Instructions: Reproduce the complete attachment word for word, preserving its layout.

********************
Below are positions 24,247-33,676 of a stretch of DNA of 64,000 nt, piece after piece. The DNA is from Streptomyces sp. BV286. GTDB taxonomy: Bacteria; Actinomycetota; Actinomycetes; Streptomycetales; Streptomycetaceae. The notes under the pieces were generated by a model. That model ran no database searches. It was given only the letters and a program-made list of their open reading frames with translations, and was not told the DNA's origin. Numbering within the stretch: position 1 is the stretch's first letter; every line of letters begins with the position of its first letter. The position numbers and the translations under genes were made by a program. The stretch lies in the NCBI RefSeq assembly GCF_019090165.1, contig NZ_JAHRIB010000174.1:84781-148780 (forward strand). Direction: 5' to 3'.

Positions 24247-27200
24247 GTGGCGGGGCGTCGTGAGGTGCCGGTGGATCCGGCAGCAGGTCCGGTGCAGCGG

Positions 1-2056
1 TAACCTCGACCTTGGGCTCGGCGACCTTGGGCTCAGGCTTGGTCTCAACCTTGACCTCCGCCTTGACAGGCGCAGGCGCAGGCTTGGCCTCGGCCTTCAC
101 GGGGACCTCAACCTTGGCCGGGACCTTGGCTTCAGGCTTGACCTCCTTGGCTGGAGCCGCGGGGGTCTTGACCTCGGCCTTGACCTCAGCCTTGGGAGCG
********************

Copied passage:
Below are positions 24,247-33,676 of a stretch of DNA of 64,000 nt, piece after piece. The DNA is from Streptomyces sp. BV286. GTDB taxonomy: Bacteria; Actinomycetota; Actinomycetes; Streptomycetales; Streptomycetaceae. The notes under the pieces were generated by a model. That model ran no database searches. It was given only the letters and a program-made list of their open reading frames with translations, and was not told the DNA's origin. Numbering within the stretch: position 1 is the stretch's first letter; every line of letters begins with the position of its first letter. The position numbers and the translations under genes were made by a program. The stretch lies in the NCBI RefSeq assembly GCF_019090165.1, contig NZ_JAHRIB010000174.1:84781-148780 (forward strand). Direction: 5' to 3'.

Positions 24247-27200
24247 GTGGCGGGGCGTCGTGAGGTGCCGGTGGATCCGGCAGCAGGTCCGGTGCAGCGG

Positions 1-2056
1 TAACCTCGACCTTGGGCTCGGCGACCTTGGGCTCAGGCTTGGTCTCAACCTTGACCTCCGCCTTGACAGGCGCAGGCGCAGGCTTGGCCTCGGCCTTCAC
101 GGGGACCTCAACCTTGGCCGGGACCTTGGCTTCAGGCTTGACCTCCTTGGCTGGAGCCGCGGGGGTCTTGACCTCGGCCTTGACCTCAGCCTTGGGAGCG